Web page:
Sharaan by Jean Nouvel resort
In a few words
EOLIOS’ in-depth study has enabled us to precisely determine the microclimates of a naturally ventilated troglodyte hotel in the Saudi Arabian desert.
Sharraan by Jean Nouvel resort
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SHARAAN is a project designed by French architect Jean Nouvel. This ambitious project aims to build a hotel on a rocky mountain in the Al-Ula desert in Saudi Arabia. The major challenge is to preserve the landscape of the Sharaan nature reserve while incorporating a hotel complex with modern architectural concepts.
It was within the framework of this exceptional project, led by the Jean Nouvel and Terrel studios, that EOLIOS was able to complete a global study of the site in order to precisely characterize resort aeraulics (site microclimates, internal air displacement, thermosiphon effects…) to define a single, global strategy for natural ventilation with the aim of harnessing the energy of the mountains.
The challenge of a cave dwelling
Troglodyte dwellings are dwellings either below ground or dug into the rock on a mountainside. This is the idea that Jean Nouvel used for his palace in the desert. This type of home boasts excellent thermal insulation thanks to the surrounding rock. In this way, temperatures remain stable: warmth is preserved in winter and coolness in summer. What’s more, these dwellings are solidly built in rock.
The climate in the project area is dry, with rainfall not exceeding a hundred millimetres. The desert is very hot in summer and very cold at night in the cold season(night frost). The desert canyons and ravines in our study often offer cooler, wetter microclimates due to their ability to retain moisture and provide shade. This can lead to denser vegetation and more diverse ecosystems.
Deserts are home to a multitude of highly specific microclimates, which can vary significantly even over short distances. As a result, certain species of plants and animals have managed to adapt and thrive by exploiting these particular microclimates despite the harsh desert conditions. These climate variations create cooling potentials associated with troglodyte architecture and different micro-climates. It is then possible to use micro-climates to enable effective bioclimatic control in complex environments such as deserts.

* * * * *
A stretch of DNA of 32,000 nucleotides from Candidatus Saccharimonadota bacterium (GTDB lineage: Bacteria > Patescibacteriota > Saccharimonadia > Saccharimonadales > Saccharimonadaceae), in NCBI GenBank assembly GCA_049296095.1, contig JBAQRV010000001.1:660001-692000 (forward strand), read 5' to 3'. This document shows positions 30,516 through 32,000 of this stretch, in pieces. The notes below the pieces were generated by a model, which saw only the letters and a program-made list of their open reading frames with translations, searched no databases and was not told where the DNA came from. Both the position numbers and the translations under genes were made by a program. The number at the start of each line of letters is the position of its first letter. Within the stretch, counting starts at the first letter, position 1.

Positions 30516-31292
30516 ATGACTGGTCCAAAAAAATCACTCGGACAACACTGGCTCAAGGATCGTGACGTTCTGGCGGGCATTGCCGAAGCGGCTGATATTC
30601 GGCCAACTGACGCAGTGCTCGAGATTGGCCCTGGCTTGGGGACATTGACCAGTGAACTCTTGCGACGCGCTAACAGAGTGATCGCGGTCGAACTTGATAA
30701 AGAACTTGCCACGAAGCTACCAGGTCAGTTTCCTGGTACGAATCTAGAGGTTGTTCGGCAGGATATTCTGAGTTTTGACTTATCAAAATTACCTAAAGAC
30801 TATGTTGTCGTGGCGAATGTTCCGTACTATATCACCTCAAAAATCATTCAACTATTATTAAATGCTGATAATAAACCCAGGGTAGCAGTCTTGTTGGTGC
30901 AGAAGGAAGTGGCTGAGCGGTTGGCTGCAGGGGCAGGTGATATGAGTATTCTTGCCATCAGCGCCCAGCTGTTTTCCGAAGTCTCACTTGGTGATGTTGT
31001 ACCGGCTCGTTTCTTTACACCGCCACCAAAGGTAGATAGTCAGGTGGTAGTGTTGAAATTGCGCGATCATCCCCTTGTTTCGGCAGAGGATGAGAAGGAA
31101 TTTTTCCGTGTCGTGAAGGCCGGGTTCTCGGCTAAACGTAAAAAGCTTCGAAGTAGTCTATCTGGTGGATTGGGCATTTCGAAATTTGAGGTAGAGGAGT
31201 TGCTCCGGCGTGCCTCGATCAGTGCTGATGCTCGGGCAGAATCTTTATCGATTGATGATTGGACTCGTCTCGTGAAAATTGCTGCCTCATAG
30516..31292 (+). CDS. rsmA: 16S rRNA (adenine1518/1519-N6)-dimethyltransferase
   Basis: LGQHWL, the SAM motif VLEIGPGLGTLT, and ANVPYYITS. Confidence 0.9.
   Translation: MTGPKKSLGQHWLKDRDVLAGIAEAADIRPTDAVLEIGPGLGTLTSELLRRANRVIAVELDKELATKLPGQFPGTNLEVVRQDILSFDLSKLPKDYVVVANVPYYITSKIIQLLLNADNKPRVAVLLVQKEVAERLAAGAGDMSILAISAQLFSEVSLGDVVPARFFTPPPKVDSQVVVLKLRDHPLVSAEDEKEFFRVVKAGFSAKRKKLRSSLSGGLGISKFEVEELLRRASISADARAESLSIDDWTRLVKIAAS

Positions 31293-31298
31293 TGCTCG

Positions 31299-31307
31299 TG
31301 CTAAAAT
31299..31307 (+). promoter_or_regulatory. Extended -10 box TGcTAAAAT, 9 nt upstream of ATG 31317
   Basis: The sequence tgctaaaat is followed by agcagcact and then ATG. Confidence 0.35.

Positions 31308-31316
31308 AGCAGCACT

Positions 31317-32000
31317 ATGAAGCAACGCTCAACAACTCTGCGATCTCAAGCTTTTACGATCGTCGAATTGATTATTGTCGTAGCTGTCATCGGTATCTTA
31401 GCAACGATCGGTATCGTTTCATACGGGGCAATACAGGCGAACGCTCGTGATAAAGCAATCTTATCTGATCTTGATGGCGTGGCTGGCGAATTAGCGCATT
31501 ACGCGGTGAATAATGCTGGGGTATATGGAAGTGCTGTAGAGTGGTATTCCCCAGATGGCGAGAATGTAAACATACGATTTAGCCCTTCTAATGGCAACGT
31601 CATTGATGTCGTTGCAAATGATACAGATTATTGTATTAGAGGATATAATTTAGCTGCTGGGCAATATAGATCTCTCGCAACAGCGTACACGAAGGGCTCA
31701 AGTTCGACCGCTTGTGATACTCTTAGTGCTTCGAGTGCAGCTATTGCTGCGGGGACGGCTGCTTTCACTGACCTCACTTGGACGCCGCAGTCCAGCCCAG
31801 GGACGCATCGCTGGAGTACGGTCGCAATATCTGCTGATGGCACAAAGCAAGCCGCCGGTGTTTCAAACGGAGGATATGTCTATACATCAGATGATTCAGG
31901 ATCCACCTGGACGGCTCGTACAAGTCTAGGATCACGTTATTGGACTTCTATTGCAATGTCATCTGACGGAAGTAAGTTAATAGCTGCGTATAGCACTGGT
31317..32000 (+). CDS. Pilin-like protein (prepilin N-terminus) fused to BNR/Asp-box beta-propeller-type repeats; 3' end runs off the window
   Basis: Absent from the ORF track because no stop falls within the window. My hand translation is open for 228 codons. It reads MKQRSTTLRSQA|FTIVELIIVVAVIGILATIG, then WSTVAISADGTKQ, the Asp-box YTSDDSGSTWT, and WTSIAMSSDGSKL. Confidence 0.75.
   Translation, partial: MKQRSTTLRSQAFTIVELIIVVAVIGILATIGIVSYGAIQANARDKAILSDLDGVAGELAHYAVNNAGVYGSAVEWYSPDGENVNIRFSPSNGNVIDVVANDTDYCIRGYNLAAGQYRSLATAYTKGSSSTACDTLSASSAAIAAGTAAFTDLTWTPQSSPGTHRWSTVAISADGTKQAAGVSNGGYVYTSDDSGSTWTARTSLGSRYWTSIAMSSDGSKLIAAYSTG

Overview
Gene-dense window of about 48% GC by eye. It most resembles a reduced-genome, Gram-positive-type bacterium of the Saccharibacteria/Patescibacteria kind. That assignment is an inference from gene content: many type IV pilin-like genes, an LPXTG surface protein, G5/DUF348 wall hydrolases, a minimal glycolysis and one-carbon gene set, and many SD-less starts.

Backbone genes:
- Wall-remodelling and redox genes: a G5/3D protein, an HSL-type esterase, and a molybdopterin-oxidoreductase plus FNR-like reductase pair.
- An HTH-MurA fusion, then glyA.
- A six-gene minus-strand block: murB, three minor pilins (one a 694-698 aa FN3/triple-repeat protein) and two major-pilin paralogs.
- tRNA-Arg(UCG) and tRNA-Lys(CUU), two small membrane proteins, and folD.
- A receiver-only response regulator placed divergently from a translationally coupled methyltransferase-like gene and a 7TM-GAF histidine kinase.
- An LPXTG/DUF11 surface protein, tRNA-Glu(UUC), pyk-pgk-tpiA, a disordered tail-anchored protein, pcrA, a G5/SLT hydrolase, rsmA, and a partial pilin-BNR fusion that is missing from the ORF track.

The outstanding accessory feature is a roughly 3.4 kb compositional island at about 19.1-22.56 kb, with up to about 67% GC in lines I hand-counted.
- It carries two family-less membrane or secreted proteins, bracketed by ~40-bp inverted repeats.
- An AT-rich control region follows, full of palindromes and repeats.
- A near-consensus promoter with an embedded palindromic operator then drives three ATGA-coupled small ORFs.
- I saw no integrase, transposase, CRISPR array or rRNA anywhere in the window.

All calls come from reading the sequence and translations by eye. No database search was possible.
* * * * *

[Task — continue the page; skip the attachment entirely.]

Climate studies are needed to determine general trends on the project site. Heliodons were used to determine thesolar exposure of the site, and wind speeds were recorded at the nearest weather station.
In the project area, thermal variations of surfaces relative tosolar irradiation can lead to local microclimates.
As a first approach, in the simulation we consider the base of the canyons as not very sunny, in order to take advantage of microclimate effects. A more detailed analysis should enable us to refine these sectors more precisely.
This unique project, at one with the mountain’s elements, is inspired by and uses the wind at its heart. Jean Nouvel himself says it best. The wind has a real impact on the mountains of this desert. Patterns can be seen in the rock due to its passage.
The annual wind rose enables us to determine the project’s prevailing winds and their maximum amplitude, and to carry out studies in the most unfavorable cases. Our studies have enabled us to take precise account of the local effects of the mountain inducing air movements at the heart of the hotel complex.
On-site CFD simulation
The CFD simulation was carried out using a complete model of the hotel and the surrounding environment. This model is based on the geometry of the site and the mountains. It is based on the des model produced by the Jean Nouvel workshops. The resort’s interior ducts are also modeled to allow precise study of natural ventilation.
The challenge of the project is to excavate the rock and create spaces with a high level of comfort. The two major problems in this desert, apart from digging into a mountain, are the very high ambient temperatures and the wind (and its gusts). CFD can be used to simulate pressures, air movements and temperatures at any point on the site.
- Temperature study
Temperatures should remain pleasant and much lower than the extreme outside temperatures of deserts.
- Indoor and outdoor wind studies
Inside the palace, the simulations provide wind current lines outside the site, as well as general air displacement trends.